AgriCensus Price Assessment Methodology

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AgriCensus Price Assessment Methodology

1. Who we are

Headquartered in London, Census Commodity Data Ltd, trading as AgriCensus for the agriculture markets, is an independent price reporting agency that offers an impartial, robust price reporting service dedicated to providing transparency in the markets it serves.

2. Objective of this document

The methodologies deployed by Census are designed to provide fair market values in all the markets it assesses. As such, this document sets out how Census arrives at its end-of-day price for global agriculture markets.

3. Census Principles

While each market that Census serves has its own individual characteristics, Census adheres to a set of key principles when assessing markets.

Those are:

  • to timestamp its prices;
  • to ensure robust verification processes are followed to determine the quality of data;
  • to normalise non-standard market data using six key criteria; and
  • to evaluate whether the price information received is repeatable.

Each key principle is discussed in detail below.

3.1 Timestamped prices

Census uses a survey-based approach as its primary price reporting mechanism. Every day Census canvasses market participants to identify key pricing information from across all the markets that it serves. Any data relating to prices, such as expressions of buying interest (bid); expressions of selling interest (offer); confirmed trade levels; tender or other contract details; pricing information from related or similar products; freight information and costs; derivative or exchange-listed contracts; and government information is collated on a daily basis and may factor in the final, end-of-day assessment.

In that effort, Census aims to understand and highlight the factors that underpin price movement and gather a compelling weight of evidence around the end-of-day price.

Census European and Asian prices are timestamped at 1600 Kyiv and 1700 London time and prices in North and South America are timestamped at 1300 US EST. Please see the specifications reference for more information on individual prices. 

The assessment timestamp reflects the end of the assessment period and is separate from the publication time. All Agricensus Price Markers (APM) are published with the daily report with the full suite of prices released at 2100 London time. 

All physical data that Census captures through the day is captured and stored in our data processes, with the most relevant bid, offer or trade information shared as part of the final publication process as part of daily commentaries.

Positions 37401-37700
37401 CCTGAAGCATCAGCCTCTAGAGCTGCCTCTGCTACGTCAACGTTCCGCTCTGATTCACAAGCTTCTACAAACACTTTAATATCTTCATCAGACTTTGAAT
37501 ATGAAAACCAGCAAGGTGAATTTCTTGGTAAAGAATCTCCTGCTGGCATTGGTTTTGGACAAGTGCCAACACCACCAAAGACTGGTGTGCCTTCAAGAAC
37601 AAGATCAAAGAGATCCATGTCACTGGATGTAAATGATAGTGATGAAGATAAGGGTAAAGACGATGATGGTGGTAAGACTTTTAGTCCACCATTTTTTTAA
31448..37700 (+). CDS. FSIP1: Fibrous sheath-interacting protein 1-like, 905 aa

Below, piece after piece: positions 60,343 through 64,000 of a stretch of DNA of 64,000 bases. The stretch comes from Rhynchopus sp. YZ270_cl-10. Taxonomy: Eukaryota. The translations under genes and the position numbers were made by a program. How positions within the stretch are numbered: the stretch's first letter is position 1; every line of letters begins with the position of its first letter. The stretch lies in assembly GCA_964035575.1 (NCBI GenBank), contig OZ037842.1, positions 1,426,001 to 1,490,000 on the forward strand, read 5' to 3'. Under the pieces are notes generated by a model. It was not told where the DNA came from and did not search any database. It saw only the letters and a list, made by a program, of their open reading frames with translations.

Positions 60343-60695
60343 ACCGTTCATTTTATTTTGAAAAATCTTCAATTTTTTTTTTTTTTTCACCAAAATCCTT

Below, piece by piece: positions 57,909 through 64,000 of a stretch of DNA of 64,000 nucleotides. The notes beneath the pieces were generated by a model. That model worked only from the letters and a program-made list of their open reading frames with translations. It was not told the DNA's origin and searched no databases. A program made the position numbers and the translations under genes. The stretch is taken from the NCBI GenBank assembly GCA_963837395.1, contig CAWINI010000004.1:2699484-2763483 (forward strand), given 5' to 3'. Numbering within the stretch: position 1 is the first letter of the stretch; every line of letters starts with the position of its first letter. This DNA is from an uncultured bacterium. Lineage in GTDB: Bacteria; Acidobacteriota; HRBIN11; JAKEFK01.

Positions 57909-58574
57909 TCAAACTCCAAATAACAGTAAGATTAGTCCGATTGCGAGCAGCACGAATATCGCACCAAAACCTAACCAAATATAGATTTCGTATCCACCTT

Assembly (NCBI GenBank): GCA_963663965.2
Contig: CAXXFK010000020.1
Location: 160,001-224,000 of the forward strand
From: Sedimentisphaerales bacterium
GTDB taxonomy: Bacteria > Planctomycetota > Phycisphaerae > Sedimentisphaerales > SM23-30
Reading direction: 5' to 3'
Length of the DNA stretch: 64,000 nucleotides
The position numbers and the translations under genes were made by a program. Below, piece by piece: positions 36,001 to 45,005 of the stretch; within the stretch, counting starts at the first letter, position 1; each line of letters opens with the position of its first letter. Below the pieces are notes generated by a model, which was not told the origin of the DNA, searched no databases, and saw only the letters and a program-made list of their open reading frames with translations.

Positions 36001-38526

As such, prices published by Census are never an index of trades or a broad price range designed to encompass all trade done throughout the day, but rather the price of a given product at a given time.

3.2 Verification

Census aims to bring transparency to the markets through an open approach to assessing markets. Census makes every effort to verify credible information it receives with the broader market place through individual communication via email, instant messenger, app-based services and telephone. However, Census recognises the challenges of verifying information individually and undertakes to publish such information through electronic means to as wide an audience as possible to allow market participants to challenge the authenticity of this information prior to the publication of the assessment. Such price alerts may be published online via the relevant Census website, or through instant messenger or social media.

3.3 Normalisation

Census believes there are six key pieces of information that impact the fair value of any given commodity. Those are: timing of price information, laycan, specification of the product, volume, incoterm and location of delivery or loading port. As such, Census publishes these details for every product that it assesses.

Where received price indications or trades differ to the standard that Census assesses, Census reserves the right to normalise each price influencing factor. Details are given below.

3.3.1 Timing of price information

Census will deliver price assessments at 1600 and 1700 London or 1300 US EST based on physical pricing indications for the relevant markets assessed. In the absence of any firm bids, offers or trades, Census reserves the right to normalise earlier price indications received throughout the day to the closing time by anchoring those price indications to more liquid contracts, such as those traded on exchange or other physical cash assessments.

3.3.2 Laycan

Census defines the physical delivery or loading period that underpins each price assessment. In all cases, the laycan reflects a reasonable timeframe and is intended to prevent assessments being skewed by consideration of distressed or deferred cargoes.

In the absence of firm indications for the delivery or loading period of Census’ agriculture assessments, Census reserves the right to imply future value from forward curves of related products.